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How small retailers can win in the digital economy: Expert tips from Nikki Baird

Posted by: Jen Maisch Jen Maisch
on April 18, 2017

Next up in our guest blog series, Nikki Baird, managing partner at RSR Research, joins us to discuss how small retailers can win in the digital economy. Nikki has an extensive background in retail technology with experience ranging from small retailers to consulting services for Fortune 500 retailers, distributors, and manufacturers. As co-founder of RSR Research, an industry market intelligence firm specializing in the impact of technology on the extended retail industry, Nikki focuses on trends impacting the consumer-retailer relationship. She also acts as a frequent Forbes contributor for retail trends in technology.

We caught up with Nikki to discuss technology in small business and retail operations. See what she had to say:

Retail as an industry historically has ignored technology. While most of the benefits of technology investments (up until the beginning of the internet age) have been accrued by only the largest retailers, even these retailers invested grudgingly – regarding IT as a cost, as opposed to a source of competitive advantage.

But things have changed drastically since the rise of the internet. The tech-driven capabilities that once lived only within the largest retailers are now available to the smallest. And ironically, the largest retailers increasingly seek the intimacy and personal relationships that the smallest retailers are best known for.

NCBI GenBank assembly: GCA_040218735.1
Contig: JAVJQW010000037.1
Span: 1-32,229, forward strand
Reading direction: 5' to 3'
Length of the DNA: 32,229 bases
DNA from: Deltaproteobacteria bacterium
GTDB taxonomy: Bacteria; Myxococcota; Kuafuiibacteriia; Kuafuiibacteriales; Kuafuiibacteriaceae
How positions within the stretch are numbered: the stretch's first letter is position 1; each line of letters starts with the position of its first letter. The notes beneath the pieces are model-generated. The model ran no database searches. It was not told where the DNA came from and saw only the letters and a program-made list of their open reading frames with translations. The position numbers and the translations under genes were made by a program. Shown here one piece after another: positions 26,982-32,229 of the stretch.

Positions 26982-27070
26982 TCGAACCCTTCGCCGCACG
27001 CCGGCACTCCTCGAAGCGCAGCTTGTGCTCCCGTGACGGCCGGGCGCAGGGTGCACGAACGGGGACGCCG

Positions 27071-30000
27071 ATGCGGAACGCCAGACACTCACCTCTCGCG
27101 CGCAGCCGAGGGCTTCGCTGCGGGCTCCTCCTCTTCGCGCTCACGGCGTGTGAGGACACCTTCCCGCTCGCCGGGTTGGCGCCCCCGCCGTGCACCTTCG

Why have things changed so much? The rise of consumer technology is mostly to blame – as the physical hardware has gotten cheaper, the software running on those devices has become more and more sophisticated, culminating in the smartphone, which is still having an impact on both consumer behavior and how retailers respond to that behavior.

It is the largest retailers that have been hit the hardest. From CompUSA and Circuit City at the beginning of the economic downturn to Sports Authority in the last year, the largest retailers – especially those that sell multiple national brands – are getting squeezed, by Amazon with its marketplace and seemingly infinite assortment on the one side, and the brands themselves that increasingly sell direct on the other. Companies that once won by having “the most of the best brands” no longer have the most, and no longer are deep enough in any one brand to satisfy consumers.

What that leaves room for in the marketplace are retailers who are curated, authentic, genuine, and increasingly, also local. That is the face of independent retail today. The biggest shift is from a retail brand value proposition of “I have the best brands!” to one focused on lifestyle expertise, philanthropy or community connections, meaning, passion, and a focus on experiences, whether all of that is delivered online, in a store, or both.

Even better, the battleground for the hearts and minds of consumers is not in big TV advertising budgets or, for that matter, big IT budgets. Retailers increasingly need to be where consumers are – and that’s on social media and mobile.